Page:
There's an app on the apps store called 'webapp' which connects you to exactly that, webapps on the Internet. It has a list of most of them classified by category and allows you to save your favs. You may also submit any app that you find but that is not listed. I like assessing the webapps from one place and so far it works for me. The only thing really is that the number of webapps are limited and many suck. However foe the .99 cents the app cost, the risk is very low IMO.

I find that most movie native apps are so bloated, so I use Fandango we app. It's simple and effective. I use it when I decide to go watch a movie. Other than that, I find no real use of web apps any longer.

This is a very interesting concept. I don't think that webapps will go the way of the Pony Express, but the trend is showing that people want to have one touch access on their iPhone/iTouch (even though they could do this by adding the bookmark to the homescreen...but that's another story).
As for me, I prefer to have a native app as offline access is important for me. I'm a consultant and can spend many hours on a plane with no internet access, therefore rendering webapps useless for me while in the air. I'm in no way saying that I don't use webapps (I use Gyminee almost every day), but native apps offer a better option for me.

Let's see, pre app store, i had jailbroke, but I still used Toodledoo's webapp, and I used some sort of accounting app, can't remember their name other than the fact they are based out of Spain- they now have a native app. Um gmail, which I still use. Long story why I dont use the mail.app. Used Weather Underground's web app for weather.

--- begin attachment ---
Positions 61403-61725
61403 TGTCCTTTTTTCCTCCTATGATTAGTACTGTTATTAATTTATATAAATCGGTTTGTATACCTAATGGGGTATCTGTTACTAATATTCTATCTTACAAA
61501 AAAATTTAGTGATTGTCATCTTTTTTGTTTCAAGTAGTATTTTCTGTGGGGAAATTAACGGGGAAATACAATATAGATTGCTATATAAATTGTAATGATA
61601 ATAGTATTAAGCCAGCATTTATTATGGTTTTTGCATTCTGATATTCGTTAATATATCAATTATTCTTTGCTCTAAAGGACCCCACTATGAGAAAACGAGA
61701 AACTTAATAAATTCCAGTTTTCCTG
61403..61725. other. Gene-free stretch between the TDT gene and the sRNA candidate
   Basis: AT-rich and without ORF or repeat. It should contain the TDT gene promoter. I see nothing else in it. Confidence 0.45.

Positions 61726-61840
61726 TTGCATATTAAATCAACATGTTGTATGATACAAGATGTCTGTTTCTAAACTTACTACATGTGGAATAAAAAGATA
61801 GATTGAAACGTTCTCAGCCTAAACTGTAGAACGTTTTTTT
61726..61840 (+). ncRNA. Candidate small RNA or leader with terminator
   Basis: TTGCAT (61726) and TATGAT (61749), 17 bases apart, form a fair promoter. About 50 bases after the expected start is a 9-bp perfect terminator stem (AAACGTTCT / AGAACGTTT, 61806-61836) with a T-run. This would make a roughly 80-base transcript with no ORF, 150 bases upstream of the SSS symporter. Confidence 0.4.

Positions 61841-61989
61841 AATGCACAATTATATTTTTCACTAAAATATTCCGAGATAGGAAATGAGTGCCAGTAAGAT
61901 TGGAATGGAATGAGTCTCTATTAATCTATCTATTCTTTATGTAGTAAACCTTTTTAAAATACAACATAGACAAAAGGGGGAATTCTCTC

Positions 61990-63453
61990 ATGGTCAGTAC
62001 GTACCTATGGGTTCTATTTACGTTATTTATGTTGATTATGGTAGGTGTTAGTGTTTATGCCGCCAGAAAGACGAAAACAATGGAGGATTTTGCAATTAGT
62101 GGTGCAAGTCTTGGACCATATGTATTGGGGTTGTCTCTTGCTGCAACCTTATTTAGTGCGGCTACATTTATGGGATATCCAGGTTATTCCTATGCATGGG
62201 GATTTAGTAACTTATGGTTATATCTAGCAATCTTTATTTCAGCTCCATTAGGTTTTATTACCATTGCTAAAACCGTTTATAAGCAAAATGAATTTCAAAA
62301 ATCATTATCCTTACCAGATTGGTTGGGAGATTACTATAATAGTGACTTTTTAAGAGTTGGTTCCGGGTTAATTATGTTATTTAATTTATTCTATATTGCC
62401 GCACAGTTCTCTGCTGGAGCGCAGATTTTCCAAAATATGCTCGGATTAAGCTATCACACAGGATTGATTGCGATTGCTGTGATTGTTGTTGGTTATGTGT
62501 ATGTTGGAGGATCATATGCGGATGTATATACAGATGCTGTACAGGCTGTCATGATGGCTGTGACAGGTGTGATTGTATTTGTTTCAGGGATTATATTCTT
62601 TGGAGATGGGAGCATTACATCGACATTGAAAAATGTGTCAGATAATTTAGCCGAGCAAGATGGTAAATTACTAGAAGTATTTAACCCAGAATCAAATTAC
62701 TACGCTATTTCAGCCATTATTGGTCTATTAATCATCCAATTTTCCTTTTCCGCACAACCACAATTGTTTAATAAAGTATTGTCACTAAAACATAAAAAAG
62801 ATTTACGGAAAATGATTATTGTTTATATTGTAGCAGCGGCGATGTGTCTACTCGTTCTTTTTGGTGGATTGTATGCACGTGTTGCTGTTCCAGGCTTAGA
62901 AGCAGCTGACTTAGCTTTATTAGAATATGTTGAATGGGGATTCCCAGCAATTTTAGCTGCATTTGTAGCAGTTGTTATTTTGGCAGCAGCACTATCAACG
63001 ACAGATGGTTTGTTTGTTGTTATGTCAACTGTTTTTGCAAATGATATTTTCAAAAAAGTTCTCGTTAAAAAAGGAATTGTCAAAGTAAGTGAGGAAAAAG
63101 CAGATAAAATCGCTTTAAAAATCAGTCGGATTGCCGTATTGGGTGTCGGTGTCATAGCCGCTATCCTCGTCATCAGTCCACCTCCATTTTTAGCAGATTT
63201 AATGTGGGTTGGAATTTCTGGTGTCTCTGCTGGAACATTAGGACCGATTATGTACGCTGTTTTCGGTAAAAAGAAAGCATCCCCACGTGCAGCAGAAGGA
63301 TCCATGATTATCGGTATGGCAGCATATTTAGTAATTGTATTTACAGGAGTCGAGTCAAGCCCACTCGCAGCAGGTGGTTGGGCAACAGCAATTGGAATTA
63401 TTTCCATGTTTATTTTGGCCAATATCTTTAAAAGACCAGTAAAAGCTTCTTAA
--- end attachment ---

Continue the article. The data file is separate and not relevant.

Now, I really don't use web apps much anymore. I however, did have a friend recently show me iTorrentRelay.com which is a torrent web based client, which seems pretty cool at least at the basic level.I Don't use it so I am unsure of the details around it.
Will post more if I remember them.

first things first "already new how to use them!" - small grammar mistake in there
Webapps will have a future, probably not such ad advertised one as the native apps have, but they do have a future. We must not forget that a optimised site is after all a webapp and there are lots of sites that could benefit from optimised version for the iPhone. I'm currently working on optimising the site that hosts an open dictionary for my native language (Romanian). I am also working on a VLC web interface optimised for the iPhone (similar to VLC Remote from the app store).

I bank with Wells Fargo, and they have an amazing online banking experiance! The web app they have works beautiful and seemlessly. Just look at what their log in page looks like.
wf.com

Google Reader webapp for the iPhone is still the best and fastest reader. Of course, if you are subscribed to 5 feeds native apps may work for you but anything from 20 onwards makes the apps way too sluggish. Google Reader is lighting fast.
There is definitely still room for webapps particularly those that store large amounts of information in the cloud. Fast access / instant availability to data / no syncing.

Hi Cody--My Name is Chastity and I'm with Wells Fargo's Online Customer Outreach team. I just noticed your post about Wells Fargio's mobile banking app and wanted to thank you for sharing your positive experience. If you ever have feedback for our mobile team, feel free to email me at chastitywfb@wellsfargo.com.

Go back to ALD Xadax... Stop making excuses for her lazy, self entitled, rotten, spoiled, gum throwing, rude, jealous, arrogant, don't your dare interrupt her interview, nasty attitude. She is a basher when she feels threatened and she got what her poor product deserved. She is a back to basic biiiiitttch.